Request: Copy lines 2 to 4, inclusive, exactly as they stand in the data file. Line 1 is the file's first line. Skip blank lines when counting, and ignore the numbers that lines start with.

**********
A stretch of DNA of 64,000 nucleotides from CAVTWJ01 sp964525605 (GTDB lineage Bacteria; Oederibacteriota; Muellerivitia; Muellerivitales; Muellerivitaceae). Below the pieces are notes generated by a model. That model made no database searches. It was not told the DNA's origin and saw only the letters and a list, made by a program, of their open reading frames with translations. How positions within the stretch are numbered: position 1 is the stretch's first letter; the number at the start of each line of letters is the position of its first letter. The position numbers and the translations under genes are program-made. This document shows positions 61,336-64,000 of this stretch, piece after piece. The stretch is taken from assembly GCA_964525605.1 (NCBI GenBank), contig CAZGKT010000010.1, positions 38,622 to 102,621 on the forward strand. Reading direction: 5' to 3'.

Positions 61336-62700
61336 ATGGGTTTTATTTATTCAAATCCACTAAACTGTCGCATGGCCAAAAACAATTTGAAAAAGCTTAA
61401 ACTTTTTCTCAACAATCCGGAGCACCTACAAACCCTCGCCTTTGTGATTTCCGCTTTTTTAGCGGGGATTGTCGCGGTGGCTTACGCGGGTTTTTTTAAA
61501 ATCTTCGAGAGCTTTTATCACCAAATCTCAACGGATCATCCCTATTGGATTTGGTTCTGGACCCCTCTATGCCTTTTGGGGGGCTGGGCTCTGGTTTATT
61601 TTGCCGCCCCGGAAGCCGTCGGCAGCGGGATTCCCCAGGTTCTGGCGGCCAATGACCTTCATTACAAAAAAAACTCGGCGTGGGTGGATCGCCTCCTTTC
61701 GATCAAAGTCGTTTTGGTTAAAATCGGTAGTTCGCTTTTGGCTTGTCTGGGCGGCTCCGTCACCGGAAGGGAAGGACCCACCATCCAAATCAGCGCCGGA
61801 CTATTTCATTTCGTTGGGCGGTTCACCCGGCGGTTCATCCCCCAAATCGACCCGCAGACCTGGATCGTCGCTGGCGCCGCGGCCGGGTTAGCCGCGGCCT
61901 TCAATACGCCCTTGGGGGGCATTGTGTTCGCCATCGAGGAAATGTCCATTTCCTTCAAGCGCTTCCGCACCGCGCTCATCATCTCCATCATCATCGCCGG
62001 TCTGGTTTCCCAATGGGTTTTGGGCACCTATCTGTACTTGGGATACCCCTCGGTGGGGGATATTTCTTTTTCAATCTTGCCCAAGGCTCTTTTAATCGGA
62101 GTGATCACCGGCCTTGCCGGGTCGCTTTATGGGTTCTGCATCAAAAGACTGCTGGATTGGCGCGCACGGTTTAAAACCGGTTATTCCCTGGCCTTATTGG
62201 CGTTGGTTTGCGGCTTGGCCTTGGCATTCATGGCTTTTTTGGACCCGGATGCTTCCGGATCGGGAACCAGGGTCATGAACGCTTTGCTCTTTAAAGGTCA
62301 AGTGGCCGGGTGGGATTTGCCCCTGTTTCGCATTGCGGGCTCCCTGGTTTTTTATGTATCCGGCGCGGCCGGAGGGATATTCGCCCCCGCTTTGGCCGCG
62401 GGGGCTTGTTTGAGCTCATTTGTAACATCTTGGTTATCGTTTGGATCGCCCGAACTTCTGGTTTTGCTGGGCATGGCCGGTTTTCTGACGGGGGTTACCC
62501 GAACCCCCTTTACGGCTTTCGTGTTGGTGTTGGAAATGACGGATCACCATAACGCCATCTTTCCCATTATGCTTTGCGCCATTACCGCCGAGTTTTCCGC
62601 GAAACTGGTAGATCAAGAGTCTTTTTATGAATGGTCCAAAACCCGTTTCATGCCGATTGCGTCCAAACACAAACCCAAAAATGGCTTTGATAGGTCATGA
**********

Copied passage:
Positions 61336-62700
61336 ATGGGTTTTATTTATTCAAATCCACTAAACTGTCGCATGGCCAAAAACAATTTGAAAAAGCTTAA
61401 ACTTTTTCTCAACAATCCGGAGCACCTACAAACCCTCGCCTTTGTGATTTCCGCTTTTTTAGCGGGGATTGTCGCGGTGGCTTACGCGGGTTTTTTTAAA